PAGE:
By Susan Lyttek
I’d been studying the atmosphere for years now. Years. All in the hopes of establishing the data to corroborate the impossible.
But I should explain, I suppose. Over forty years ago, I was born under a perfect dragon storm. According to the experts, that happens only once every hundred years. But I knew it happened more often than that.
The problem was proving it.
Since the first time Mom told me about the night of my birth, something awoke in me. I swore I could feel a change come through the air. From then on, the approaching warm fronts would reach out to me. I experienced, shall we say, temporary alterations. But scientists, as a rule, are not prone to believing the experiences of kids, and Mom got so tired of my claims that she refused to tell me the story anymore. But I knew.
As soon as I was old enough, I pursued meteorology. I did my thesis on unusual weather phenomena. I didn’t mention the dragon storms. If I could prove their frequency, that would be enough. I earned tenure, wrote papers, taught classes, and bided my time gathering data.
But any genius is bound to have a nemesis, and I am no exception. We officially met, only once, at a conference in Tucson. I gave a presentation on what creates a weather sensor. He approached me afterward.
“You’re a nutcase, Dr. Wayne. You’re like those water dowsers who swear they can feel a source with a stick. Only you claim people can use their whole bodies.”
I took a deep breath. I wouldn’t give him the satisfaction of letting him know that he irritated me. “Dr. Floyd, even you can’t argue the years of study on the existence of weather sensitives. Just last year, you cited one such study in a paper.”
He shook his finger at me. “Shame on you for seeing one reference of mine and using it to support your ludicrous position.”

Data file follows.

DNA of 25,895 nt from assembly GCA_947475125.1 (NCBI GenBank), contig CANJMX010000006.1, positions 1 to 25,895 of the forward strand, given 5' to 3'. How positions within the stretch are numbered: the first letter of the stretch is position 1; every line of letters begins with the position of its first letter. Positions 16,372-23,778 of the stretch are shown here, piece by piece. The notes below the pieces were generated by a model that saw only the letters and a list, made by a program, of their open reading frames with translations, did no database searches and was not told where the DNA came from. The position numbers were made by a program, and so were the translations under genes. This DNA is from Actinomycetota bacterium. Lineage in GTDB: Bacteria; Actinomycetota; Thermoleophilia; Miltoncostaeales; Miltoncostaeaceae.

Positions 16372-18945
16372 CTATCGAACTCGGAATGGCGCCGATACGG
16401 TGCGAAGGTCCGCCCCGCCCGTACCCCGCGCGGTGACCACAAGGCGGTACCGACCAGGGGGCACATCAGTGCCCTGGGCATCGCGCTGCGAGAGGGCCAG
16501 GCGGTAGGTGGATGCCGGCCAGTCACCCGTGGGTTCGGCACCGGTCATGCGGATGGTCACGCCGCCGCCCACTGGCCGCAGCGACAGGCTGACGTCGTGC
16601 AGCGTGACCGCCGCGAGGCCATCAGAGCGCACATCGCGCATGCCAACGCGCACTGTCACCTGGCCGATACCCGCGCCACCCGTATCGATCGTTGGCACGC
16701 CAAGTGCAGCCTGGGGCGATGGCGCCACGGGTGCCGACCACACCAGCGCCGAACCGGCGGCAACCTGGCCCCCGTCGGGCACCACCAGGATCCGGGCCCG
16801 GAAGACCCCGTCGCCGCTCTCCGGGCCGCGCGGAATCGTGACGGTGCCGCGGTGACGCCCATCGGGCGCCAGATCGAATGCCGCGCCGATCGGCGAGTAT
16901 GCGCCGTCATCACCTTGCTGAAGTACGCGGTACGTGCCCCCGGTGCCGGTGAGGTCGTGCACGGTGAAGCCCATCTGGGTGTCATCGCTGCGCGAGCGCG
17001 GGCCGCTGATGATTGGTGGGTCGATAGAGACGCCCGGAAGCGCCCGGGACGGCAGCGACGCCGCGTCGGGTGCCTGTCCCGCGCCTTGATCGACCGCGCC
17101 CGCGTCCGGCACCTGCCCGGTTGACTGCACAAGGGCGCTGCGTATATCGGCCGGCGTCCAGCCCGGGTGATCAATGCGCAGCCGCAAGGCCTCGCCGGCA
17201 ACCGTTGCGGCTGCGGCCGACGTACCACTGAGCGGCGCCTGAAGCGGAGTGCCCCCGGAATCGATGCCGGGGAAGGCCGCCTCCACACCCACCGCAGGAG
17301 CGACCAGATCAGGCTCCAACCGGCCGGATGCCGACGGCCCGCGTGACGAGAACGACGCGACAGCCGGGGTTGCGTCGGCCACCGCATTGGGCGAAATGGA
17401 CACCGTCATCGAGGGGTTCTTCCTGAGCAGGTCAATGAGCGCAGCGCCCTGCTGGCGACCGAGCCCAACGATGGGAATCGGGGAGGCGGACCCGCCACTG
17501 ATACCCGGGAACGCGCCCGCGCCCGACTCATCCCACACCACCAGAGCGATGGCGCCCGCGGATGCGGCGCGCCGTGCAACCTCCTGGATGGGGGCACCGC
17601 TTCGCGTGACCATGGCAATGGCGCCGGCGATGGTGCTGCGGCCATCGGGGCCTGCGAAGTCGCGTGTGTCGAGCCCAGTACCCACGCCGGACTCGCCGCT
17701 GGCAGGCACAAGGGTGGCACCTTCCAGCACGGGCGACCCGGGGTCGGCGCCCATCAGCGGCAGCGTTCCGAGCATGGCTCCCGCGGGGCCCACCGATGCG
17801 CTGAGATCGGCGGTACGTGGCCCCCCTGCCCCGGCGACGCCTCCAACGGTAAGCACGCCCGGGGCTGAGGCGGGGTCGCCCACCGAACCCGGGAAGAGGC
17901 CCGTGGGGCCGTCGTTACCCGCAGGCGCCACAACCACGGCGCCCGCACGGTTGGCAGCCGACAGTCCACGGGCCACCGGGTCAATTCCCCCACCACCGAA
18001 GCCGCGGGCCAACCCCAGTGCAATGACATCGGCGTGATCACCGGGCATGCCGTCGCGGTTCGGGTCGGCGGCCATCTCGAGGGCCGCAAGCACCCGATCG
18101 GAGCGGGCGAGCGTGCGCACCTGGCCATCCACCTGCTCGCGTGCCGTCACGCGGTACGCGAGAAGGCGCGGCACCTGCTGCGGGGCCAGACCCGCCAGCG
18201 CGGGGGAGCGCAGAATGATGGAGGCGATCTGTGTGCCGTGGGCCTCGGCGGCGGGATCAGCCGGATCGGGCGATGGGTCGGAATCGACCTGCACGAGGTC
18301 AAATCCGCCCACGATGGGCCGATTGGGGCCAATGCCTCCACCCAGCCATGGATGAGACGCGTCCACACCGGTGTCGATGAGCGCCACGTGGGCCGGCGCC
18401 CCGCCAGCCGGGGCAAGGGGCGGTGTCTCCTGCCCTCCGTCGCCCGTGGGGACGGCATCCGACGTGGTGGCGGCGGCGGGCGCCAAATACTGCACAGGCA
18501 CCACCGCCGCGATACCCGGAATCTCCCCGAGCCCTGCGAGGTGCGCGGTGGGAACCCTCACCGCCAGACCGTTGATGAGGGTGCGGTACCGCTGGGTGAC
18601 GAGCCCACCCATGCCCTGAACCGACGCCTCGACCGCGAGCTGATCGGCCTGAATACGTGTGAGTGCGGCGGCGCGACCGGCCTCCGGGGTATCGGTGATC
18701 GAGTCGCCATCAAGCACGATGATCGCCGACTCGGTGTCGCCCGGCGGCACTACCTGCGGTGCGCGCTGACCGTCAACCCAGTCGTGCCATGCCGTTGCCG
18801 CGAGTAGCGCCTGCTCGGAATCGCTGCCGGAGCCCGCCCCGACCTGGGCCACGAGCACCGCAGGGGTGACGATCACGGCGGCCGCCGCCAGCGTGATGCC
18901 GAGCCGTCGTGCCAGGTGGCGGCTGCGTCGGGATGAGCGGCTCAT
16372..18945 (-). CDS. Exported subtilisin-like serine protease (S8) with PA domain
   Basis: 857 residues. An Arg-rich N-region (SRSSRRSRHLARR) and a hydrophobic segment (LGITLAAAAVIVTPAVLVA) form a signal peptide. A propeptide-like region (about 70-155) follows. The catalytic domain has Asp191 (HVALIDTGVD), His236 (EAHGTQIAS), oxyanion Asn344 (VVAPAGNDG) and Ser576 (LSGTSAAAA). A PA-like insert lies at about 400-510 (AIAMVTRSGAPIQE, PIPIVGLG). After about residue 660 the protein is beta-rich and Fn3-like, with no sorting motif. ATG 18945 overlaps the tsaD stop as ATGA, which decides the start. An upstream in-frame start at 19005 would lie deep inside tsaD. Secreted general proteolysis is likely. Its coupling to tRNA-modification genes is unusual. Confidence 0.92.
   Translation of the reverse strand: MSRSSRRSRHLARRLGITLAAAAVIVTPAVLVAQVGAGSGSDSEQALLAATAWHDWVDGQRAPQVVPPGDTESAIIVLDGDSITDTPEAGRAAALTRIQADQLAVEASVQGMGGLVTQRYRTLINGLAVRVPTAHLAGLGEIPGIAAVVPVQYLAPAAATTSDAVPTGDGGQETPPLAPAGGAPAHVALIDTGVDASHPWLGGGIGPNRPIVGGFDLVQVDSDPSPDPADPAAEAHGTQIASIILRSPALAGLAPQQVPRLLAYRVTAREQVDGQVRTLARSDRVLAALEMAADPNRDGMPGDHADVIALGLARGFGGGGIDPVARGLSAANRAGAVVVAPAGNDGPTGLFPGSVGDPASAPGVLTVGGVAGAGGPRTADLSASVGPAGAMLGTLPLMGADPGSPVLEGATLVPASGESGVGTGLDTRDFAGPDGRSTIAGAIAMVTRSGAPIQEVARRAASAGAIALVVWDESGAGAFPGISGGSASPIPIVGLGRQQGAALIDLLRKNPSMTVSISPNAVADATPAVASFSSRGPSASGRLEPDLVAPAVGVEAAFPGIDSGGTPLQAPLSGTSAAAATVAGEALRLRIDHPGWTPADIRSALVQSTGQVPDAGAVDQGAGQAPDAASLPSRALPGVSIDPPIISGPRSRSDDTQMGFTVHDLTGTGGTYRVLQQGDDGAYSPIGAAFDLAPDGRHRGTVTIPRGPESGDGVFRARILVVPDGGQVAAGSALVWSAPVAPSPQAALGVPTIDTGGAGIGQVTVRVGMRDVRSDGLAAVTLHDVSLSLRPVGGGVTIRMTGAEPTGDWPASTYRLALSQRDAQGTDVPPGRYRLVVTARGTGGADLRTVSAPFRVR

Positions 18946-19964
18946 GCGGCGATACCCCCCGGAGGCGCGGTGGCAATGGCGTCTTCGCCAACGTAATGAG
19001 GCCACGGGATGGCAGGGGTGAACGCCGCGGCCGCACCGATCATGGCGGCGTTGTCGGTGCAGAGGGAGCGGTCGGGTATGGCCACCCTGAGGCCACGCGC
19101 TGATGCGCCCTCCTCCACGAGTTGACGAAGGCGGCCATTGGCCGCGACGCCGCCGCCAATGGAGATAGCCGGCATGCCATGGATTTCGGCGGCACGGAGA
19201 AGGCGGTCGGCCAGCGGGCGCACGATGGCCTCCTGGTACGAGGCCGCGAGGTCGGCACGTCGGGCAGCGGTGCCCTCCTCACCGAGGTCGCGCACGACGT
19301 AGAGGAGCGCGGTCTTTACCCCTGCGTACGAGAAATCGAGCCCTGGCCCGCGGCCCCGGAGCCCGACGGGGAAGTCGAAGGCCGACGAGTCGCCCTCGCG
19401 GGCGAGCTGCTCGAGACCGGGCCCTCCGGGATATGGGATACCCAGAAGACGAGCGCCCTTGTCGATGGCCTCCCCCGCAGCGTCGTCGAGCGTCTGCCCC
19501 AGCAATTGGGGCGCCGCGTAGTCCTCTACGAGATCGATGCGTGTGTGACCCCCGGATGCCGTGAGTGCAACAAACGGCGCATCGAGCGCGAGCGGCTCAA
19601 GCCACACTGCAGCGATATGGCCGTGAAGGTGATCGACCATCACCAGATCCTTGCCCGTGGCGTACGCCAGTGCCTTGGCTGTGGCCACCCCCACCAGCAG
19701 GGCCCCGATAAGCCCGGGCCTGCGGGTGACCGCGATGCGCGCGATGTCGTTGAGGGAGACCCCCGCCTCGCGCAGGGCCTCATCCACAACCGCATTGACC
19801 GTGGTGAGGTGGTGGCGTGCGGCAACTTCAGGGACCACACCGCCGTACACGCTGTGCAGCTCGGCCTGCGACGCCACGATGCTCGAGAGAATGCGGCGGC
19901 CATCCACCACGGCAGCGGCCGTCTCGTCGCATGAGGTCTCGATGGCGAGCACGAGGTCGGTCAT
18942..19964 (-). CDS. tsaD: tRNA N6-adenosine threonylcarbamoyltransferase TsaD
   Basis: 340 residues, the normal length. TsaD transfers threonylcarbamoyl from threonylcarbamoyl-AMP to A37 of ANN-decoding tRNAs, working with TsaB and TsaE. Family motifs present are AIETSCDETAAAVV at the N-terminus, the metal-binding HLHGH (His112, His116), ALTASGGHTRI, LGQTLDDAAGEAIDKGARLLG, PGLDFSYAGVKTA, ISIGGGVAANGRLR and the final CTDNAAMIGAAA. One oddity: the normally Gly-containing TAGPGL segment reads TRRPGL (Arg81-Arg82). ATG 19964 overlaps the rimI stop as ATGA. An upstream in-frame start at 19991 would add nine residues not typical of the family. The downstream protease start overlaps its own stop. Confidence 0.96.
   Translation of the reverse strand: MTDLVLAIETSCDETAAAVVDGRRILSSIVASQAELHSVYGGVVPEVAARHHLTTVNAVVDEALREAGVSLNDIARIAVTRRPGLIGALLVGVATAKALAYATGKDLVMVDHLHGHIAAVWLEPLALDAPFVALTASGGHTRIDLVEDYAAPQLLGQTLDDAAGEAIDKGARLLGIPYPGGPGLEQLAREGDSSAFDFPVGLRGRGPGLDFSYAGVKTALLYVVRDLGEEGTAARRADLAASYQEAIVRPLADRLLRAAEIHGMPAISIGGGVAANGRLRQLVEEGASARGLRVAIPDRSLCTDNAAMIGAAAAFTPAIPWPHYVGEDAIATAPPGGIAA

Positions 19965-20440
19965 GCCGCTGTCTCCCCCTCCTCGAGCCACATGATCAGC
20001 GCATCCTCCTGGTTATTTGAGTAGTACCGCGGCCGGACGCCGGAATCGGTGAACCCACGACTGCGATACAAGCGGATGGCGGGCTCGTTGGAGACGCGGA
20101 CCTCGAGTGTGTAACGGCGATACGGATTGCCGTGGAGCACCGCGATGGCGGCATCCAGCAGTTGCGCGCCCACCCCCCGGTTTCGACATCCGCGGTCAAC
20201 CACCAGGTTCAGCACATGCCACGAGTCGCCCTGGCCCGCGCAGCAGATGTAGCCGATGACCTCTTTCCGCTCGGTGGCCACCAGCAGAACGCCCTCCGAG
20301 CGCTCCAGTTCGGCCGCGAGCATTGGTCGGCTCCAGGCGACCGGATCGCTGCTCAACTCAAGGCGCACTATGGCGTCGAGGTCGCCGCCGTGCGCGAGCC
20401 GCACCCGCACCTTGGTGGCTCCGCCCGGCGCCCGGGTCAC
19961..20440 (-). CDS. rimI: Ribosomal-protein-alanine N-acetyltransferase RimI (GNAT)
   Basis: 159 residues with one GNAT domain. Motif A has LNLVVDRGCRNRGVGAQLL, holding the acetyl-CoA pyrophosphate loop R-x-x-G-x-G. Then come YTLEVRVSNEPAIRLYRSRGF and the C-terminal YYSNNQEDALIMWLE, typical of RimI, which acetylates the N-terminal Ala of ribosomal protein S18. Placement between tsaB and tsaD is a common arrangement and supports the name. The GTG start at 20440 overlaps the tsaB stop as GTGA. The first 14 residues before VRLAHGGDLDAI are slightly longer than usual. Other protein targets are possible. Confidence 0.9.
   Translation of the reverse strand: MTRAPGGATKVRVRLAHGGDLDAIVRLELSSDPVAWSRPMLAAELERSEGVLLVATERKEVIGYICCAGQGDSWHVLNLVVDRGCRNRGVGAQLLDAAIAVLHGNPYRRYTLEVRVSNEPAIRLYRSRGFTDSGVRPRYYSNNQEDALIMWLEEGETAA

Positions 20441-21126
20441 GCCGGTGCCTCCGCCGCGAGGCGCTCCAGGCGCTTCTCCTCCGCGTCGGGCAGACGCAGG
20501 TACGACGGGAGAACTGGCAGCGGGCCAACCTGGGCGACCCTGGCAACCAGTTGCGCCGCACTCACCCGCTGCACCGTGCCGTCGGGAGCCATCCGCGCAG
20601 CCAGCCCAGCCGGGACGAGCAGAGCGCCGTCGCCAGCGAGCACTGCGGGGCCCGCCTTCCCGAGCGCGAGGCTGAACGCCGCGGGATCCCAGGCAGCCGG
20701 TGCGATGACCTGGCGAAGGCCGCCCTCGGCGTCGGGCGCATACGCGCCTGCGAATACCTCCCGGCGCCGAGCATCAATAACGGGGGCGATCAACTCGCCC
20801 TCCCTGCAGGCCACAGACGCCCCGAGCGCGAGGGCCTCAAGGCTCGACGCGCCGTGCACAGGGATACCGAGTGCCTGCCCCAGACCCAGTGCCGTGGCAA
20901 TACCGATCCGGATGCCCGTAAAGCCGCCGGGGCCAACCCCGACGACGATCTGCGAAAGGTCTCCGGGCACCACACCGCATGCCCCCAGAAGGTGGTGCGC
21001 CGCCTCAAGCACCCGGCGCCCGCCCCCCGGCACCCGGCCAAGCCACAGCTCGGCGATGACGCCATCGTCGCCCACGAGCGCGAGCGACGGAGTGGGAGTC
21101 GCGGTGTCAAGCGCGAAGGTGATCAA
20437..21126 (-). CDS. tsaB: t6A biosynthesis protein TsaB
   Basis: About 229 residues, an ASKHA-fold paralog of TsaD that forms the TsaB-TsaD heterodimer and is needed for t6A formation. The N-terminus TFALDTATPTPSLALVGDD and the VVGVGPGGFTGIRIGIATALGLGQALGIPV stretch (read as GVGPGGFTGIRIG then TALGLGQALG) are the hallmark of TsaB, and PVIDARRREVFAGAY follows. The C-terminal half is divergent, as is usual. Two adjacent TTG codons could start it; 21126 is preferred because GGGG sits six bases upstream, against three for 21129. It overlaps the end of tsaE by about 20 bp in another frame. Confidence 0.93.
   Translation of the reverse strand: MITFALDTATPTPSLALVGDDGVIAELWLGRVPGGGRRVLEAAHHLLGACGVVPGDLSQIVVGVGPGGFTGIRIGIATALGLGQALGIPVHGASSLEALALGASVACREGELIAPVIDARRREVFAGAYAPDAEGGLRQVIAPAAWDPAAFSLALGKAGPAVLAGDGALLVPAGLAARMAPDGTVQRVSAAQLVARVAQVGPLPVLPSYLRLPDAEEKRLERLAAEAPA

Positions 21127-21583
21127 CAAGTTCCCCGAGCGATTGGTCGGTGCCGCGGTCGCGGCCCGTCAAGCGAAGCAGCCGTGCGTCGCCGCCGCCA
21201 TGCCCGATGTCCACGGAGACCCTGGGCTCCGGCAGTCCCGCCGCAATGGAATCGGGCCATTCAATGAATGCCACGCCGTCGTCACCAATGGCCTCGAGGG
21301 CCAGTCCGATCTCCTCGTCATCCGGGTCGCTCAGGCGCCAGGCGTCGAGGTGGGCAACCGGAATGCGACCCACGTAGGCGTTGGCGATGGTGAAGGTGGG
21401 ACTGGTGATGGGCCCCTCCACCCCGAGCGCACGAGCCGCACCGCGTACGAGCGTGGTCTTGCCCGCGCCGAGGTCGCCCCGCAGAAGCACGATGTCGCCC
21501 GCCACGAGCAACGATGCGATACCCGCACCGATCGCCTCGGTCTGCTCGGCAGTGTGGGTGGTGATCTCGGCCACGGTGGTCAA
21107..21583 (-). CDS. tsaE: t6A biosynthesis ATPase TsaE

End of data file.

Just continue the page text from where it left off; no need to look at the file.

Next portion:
People had started to assemble to find out what we were discussing. I wanted to end it. “All I’m saying is that we don’t know what the human body is capable of. With training, certain people will be able to detect storms—probably better than any of our software.”
Dr. Floyd scoffed. “Don’t go coloring personal opinion and calling it research.”
He proceeded to make it his mission to belittle me. I would write a paper, and he would argue against it. I would speak at a conference, and somehow, he would find out my topic and speak on why it wasn’t valid.
Floyd’s opinion irritated me, but I wouldn’t let it faze me. I could wait, after all. I had seen his claws. In time, he would see mine.
Over the next year, the weather fluxes intensified. Lightning strikes did more damage, and thunder practically roared across the globe. By my calculations, the next dragon storm would be on October 16th in the Yucatan.
Having witnessed so many failed messianic date claims—and their resulting fallout—over the years, I didn’t announce a thing. I wrote my paper. In it, I explained the timing, the results, and what I expected to occur based on my research. It was date sealed to prove when I had composed it and attached to an email that would distribute to all the journals in the field on October 17th.
I did, though, invite Dr. Floyd to meet me atop Nohoch Mul in Coba. I had no doubt that he would show up. To cover my tracks, I took a vacation cruise with a stop in Cozumel. I would, by all intents and purposes, stay with my tour group.
Late afternoon, the sun still lit the sky, not even hinting at the weather that approached. That meant nothing. Any expert knew rainforest weather was unpredictable. Still, I think only Floyd and I expected what front was coming in.
The warm breezes fed me. They nourished me in a way food never had. This, I was sure, would be a more intense front than any I had ever experienced. My predictions would come to pass. They had to.
Watching the sky with growing anticipation, I made it halfway up the pyramid before he arrived.
“Are you sure you want to go through with this, Dr. Wayne?”
I glanced down at him and detected the smirk on his face.
Instead of taking the bait, I turned, faced the steep slope, and continued to climb without looking back to see if he followed. I knew he would.
“You’re being a fool!” His voice bellowed suddenly. “You have no idea what you are getting into.”
He was wrong, of course. I could feel it. The sky blackened, and the storm coursed through me.
I heard his talons clinking on the stone as I changed.
If anyone saw two dragons battling over the treetops that night, they said nothing.
My report made me famous. It contained nothing about actual dragons, of course. That would be ridiculous.
And when reports identified a sulfur-burnt corpse in the Mexican jungle as Dr. Floyd, I acted appropriately shocked.
I look forward to flying again soon.
The air is changing.